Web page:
USACE Galveston District employee spotlight on Emily Drastata

Published Sept. 3, 2019
Emily Drasata

Emily Drasata

GALVESTON, Texas (September 3, 2019) –Just shy of three years working for the Corps, Emily Drastata considers herself the “environmental voice” for the Operations and Maintenance projects at the Galveston District. As a physical scientist at USACE Galveston District, Drastata and her teammate Lisa Finn, environmental project manager, coordinate with the project delivery teams (PDTs) to ensure that compliance with the National Environmental Policy Act, the Endangered Species Act and the Clean Water Act is achieved for all projects. 

“I enjoy having visibility of all of the O&M projects going on in the District,” said Drastata, “It is a privilege to work with the different operations managers and have a hand in work taking place all along the Texas coast,” she said.  

Currently Drastata is working on a concurrence request to be submitted to the Environmental Protection Agency (EPA).

“This coordination will allow us to continue disposing material from Sabine Pass Outer Bar and Sabine Channels into the offshore disposal areas,” she said.

The EPA is just one of many agencies that the operations’ environmental team coordinates with. While performing emergency maintenance dredging of the Brownsville Channel, Drastata experienced one of the most interesting things she has encountered with the Corps, her first dredge.

“I was able to tour and be trained in our environmental inspection procedures on the McFarland, one of four oceangoing hopper dredges that is owned and operated by the Corps,” said Drastata.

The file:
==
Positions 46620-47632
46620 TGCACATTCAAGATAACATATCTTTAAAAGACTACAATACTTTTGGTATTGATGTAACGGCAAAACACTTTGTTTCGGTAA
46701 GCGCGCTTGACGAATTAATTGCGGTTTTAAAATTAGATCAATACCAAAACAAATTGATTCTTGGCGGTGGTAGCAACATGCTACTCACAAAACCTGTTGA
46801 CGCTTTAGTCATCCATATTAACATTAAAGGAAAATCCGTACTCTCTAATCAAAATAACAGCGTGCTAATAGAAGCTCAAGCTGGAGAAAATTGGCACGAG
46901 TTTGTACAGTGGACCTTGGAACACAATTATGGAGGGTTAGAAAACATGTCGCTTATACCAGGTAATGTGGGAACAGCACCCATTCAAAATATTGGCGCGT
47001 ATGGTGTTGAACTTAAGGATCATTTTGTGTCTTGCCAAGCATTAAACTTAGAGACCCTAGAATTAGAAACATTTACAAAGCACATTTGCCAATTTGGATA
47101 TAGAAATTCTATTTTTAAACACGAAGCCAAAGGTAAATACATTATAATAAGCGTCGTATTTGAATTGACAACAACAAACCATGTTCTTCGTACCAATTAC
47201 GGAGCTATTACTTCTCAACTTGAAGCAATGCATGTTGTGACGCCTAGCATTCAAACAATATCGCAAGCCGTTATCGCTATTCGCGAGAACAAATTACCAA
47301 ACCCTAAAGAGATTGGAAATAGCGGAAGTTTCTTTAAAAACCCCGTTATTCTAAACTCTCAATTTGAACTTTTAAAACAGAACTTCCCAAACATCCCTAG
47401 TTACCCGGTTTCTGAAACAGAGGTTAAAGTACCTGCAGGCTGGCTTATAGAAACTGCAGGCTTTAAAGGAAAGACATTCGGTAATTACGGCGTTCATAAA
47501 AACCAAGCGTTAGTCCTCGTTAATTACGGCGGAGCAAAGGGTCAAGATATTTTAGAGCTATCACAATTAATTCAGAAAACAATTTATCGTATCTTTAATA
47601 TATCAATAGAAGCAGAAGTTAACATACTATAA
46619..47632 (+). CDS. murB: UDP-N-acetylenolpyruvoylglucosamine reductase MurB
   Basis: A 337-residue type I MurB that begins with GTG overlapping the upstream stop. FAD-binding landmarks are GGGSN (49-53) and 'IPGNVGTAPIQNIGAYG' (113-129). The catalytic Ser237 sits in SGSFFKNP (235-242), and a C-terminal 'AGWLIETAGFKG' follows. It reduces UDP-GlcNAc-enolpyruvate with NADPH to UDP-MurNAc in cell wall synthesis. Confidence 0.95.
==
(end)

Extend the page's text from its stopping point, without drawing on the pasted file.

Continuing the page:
Since her first dredge experience, she has been able to conduct environmental inspections on five other hopper dredges. 

“My goal is to eventually see all of the hopper dredges and, hopefully, make it back to the McFarland to remind myself of where my career in civil works started.” said Drastata.

Drasta explains that her favorite part of working for the Corps is being a part of the Navigation mission and have a role in keeping waterways open for navigation and commerce. Her interest in working for the Corps was piqued when she heard guest presenters from the Galveston District speak in her classes while attending Texas A&M University at Galveston. 

“It seemed like everyone in my degree program wanted a job with the Corps,” said Drasata. “I was very fortunate to have the opportunity to start working as a regulatory specialist in the Compliance Branch through the DoD Pathways Program during my second year of grad school.”

A native of New Braunfels, Texas, Drastata earned a degree of Bachelor of Science in Environmental Geosciences in 2015 from Texas A&M University, College Station, Texas and a Master of Marine Resource Management in 2017 from Texas A&M University at Galveston.

In her free time, Drastata enjoys sand volleyball, dancing, riding her bike and being a leader of her church’s young adult group. 

Release no. 19-023